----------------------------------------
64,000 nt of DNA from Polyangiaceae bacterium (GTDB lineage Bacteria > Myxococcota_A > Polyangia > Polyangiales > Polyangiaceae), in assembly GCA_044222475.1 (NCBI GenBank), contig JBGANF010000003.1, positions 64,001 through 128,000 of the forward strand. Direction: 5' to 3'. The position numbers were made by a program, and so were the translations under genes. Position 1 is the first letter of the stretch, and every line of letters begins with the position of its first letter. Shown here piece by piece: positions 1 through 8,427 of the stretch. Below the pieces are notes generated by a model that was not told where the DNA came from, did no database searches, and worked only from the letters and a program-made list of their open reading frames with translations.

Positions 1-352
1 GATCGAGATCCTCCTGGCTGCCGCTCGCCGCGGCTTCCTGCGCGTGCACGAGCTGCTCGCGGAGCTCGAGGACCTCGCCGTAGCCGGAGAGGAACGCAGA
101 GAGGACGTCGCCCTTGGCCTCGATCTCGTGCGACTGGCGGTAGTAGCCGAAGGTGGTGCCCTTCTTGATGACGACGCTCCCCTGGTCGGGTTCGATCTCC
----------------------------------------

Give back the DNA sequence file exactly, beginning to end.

64,000 nt of DNA from Polyangiaceae bacterium (GTDB lineage Bacteria > Myxococcota_A > Polyangia > Polyangiales > Polyangiaceae), in assembly GCA_044222475.1 (NCBI GenBank), contig JBGANF010000003.1, positions 64,001 through 128,000 of the forward strand. Direction: 5' to 3'. The position numbers were made by a program, and so were the translations under genes. Position 1 is the first letter of the stretch, and every line of letters begins with the position of its first letter. Shown here piece by piece: positions 1 through 8,427 of the stretch. Below the pieces are notes generated by a model that was not told where the DNA came from, did no database searches, and worked only from the letters and a program-made list of their open reading frames with translations.

Positions 1-352
1 GATCGAGATCCTCCTGGCTGCCGCTCGCCGCGGCTTCCTGCGCGTGCACGAGCTGCTCGCGGAGCTCGAGGACCTCGCCGTAGCCGGAGAGGAACGCAGA
101 GAGGACGTCGCCCTTGGCCTCGATCTCGTGCGACTGGCGGTAGTAGCCGAAGGTGGTGCCCTTCTTGATGACGACGCTCCCCTGGTCGGGTTCGATCTCC